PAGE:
Brendan O'Connor's Cutting Edge returned to RTÉ One on Wednesday night and the host promised sparks with a line-up that could end up as a battle of the sexes.

George Hook, Norah Casey and Stefanie Preissner are O'Connor's first guests and while the latter - the writer behind recent TV hit Can't Cope Won't Cope - might be a new face to most viewers, George and Norah aren't.

Indeed, sparks could fly with these two in close proximity to each other. And that's something Brendan O'Connor justifiably relishes as George has already cast the first verbal stone.

"With Norah and George, there seems to be some kind of active unfriendliness between them," he says. "I think George is basically claiming he doesn't know who Norah is.

"He doesn't know anything about her, which is pretty difficult - not to know anything about Norah," he laughs. "But there you go.

"Apparently, he says that she was in very early in the morning [on Newstalk] or something - they were ships passing in the night. So that should be fun.

"I think it's possibly the first time they've been in a room together. It should be interesting."

Tonight's opening episode of Cutting Edge is likely to set the barometer pretty high for the coming weeks and that's certainly the goal of the show's host.

Having three guests sit around agreeing with each other doesn't set the pulses rating, but a good old row is another matter entirely.

"I think, with the first five shows [broadcast earlier this year] we've learned a lot about the combinations that work," says O'Connor. "You realise that you need conflict.

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"You need different points of view; you need lots of points of view represented. And then having Stefanie Preissner there, presumably who will be appalled by George, it should all be fun.

"I'll probably find myself having to side with George a little bit. Just to protect him."

And while Hook and Casey are well known to an Irish audience, Preissner will be a less familiar face to some of tonight's viewers despite her recent appearance on the Late Late Show.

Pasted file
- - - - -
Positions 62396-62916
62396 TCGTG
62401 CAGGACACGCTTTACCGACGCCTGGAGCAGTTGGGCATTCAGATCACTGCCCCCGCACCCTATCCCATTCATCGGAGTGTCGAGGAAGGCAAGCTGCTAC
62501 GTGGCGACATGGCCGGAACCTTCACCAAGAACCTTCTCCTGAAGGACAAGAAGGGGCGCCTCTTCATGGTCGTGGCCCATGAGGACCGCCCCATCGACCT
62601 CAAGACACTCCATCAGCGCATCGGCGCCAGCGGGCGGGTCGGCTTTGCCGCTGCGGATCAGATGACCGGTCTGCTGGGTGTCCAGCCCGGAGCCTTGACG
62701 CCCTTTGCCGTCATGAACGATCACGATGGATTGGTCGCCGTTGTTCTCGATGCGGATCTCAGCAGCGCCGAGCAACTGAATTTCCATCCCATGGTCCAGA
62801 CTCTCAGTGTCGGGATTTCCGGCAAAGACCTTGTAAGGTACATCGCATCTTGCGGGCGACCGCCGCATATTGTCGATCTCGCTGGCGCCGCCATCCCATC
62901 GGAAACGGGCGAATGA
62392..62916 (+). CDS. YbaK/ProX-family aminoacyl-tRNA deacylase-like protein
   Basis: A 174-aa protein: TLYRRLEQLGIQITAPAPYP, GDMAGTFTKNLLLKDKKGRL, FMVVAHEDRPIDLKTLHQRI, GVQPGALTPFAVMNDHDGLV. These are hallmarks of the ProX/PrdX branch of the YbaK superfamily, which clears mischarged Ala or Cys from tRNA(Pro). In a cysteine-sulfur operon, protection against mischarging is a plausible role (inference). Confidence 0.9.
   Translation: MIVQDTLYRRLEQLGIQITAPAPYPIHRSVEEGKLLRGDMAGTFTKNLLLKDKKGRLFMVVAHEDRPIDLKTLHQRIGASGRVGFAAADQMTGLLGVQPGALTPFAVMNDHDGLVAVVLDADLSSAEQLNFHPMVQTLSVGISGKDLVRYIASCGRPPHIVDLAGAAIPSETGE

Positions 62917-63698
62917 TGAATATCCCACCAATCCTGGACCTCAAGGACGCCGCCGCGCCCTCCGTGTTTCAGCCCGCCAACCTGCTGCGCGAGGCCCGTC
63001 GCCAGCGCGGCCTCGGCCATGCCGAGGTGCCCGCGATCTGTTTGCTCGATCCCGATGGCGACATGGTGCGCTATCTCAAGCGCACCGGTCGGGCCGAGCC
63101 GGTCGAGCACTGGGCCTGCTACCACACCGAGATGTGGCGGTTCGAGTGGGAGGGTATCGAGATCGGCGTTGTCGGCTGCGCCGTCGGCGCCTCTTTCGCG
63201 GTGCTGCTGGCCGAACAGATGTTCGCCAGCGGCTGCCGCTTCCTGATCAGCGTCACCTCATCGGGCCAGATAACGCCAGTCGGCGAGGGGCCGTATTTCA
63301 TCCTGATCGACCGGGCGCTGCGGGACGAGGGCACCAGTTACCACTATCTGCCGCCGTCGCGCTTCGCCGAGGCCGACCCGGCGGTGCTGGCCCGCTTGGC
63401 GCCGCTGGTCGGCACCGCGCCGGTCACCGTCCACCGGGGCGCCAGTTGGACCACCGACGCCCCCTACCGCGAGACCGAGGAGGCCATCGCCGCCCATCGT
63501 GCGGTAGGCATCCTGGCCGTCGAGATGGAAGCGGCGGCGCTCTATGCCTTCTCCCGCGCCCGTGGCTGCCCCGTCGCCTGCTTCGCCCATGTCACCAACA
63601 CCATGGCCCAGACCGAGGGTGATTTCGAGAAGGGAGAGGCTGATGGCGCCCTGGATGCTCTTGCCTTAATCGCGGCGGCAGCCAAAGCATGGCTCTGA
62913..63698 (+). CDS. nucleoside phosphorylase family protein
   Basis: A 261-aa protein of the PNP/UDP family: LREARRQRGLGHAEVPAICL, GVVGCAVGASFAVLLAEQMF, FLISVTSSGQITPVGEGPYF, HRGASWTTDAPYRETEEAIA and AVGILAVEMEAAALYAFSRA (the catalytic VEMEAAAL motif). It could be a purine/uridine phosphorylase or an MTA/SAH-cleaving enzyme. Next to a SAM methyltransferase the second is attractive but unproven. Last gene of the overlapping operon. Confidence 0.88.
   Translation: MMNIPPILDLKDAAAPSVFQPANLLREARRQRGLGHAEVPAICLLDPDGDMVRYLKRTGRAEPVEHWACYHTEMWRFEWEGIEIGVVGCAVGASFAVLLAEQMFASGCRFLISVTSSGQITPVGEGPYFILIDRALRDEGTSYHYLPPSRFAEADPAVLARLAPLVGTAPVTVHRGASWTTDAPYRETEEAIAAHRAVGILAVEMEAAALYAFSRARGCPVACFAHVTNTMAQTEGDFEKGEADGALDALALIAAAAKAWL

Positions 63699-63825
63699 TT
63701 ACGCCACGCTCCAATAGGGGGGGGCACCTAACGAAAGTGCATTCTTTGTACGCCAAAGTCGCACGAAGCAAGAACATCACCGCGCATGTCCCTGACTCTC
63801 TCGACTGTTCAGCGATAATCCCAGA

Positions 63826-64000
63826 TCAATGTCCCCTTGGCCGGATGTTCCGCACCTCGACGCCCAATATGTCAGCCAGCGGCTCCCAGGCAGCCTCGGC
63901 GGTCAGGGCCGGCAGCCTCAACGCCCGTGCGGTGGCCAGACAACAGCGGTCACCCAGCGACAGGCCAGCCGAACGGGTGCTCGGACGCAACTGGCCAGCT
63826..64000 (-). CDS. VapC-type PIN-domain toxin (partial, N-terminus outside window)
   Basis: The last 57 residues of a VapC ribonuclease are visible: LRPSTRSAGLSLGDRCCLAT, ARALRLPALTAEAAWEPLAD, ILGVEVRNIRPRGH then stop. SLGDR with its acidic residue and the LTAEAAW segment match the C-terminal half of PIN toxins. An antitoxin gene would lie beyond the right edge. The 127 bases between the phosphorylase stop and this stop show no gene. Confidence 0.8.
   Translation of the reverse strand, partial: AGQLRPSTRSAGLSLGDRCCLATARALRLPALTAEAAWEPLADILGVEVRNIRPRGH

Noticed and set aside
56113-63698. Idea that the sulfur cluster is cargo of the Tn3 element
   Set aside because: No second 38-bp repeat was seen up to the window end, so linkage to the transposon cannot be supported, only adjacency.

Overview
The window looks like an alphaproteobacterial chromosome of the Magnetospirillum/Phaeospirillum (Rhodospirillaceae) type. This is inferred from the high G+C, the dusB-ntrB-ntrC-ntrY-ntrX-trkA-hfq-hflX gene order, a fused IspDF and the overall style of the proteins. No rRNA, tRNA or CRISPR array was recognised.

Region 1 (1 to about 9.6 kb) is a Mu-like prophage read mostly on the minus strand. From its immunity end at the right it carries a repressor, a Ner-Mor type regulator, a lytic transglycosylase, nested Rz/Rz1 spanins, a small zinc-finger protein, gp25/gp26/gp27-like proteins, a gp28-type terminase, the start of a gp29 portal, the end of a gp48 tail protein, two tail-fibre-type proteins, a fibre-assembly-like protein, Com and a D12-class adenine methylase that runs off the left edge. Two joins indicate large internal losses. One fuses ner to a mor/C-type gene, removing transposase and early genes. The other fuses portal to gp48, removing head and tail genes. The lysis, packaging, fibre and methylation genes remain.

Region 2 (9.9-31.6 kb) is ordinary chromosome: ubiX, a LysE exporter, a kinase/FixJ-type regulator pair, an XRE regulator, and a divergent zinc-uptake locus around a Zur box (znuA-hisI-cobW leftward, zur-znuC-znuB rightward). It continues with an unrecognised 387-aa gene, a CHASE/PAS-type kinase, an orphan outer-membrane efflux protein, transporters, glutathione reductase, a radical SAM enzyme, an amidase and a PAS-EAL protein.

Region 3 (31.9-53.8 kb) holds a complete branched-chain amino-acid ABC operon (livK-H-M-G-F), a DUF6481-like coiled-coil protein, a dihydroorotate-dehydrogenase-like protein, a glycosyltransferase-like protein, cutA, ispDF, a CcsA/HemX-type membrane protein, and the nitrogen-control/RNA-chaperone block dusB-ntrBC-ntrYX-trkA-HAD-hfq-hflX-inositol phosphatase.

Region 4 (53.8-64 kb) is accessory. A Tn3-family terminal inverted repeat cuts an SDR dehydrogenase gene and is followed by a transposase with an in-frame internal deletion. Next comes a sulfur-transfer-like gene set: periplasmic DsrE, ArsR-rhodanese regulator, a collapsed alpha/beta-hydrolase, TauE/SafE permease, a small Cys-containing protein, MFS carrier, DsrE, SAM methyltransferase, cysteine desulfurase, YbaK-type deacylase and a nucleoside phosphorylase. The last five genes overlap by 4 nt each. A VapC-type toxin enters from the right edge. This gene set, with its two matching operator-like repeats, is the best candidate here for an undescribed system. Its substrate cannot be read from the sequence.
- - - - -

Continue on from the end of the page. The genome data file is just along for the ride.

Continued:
The Munich-born and Mallow-raised writer was the brains behind recent RTÉ2 hit dramedy Can't Cope, Won't Cope. A tale of life for twenty-something Irish women, it's impressed O'Connor.

"Unlike most men, I thought it was really good," he says. "It was like only women were supposed to like it and men were supposed to go, 'I don't get this' and 'What's it about?'

"I thought that it was really good, except that, obviously, the first two episodes you thought, 'Okay, this is a bit of light-hearted fun', and then it turned into . . .I just watched the last one last night, actually, and it was like one of the most depressing things I've ever seen - but in a good way. I like a bit of depression on TV."

But it's one thing being a writer, it's quite another to be a talker. But O'Connor reckons Preissner will be a big hit with the Cutting Edge audience.

"Yeah, I just met her yesterday and I think she'll be fantastic, actually," he says, before adding a note of Leeside caution. "The one worry is that, as soon as we started speaking to each other, both of our Cork accents got stronger with each sentence.

"After about five minutes I don't think anyone else knew what we were saying. So we have to be careful with that tonight. And then, of course, George is from Cork as well, but he doesn't have your standard Cork accent. George's accent? I don't know what it is."

One thing's for sure at this stage of Brendan O'Connor's lengthening career as a TV host: he's pretty much prepared for anything. In fact, he embraces the thought of spontaneity on the show.

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"Yeah, sure that's what's interesting about this: it keeps you on your toes," he insists. "It's a bit more unpredictable than doing a chat show or whatever.

"Now, I would be nervous going into tonight because we've only done five of them ever, and I haven't done one in a while. It'll be good to get back in the saddle and just get one under my belt and get out alive from the three of them."

Brendan O'Connor's Cutting Edge, 9.35pm, RTÉ One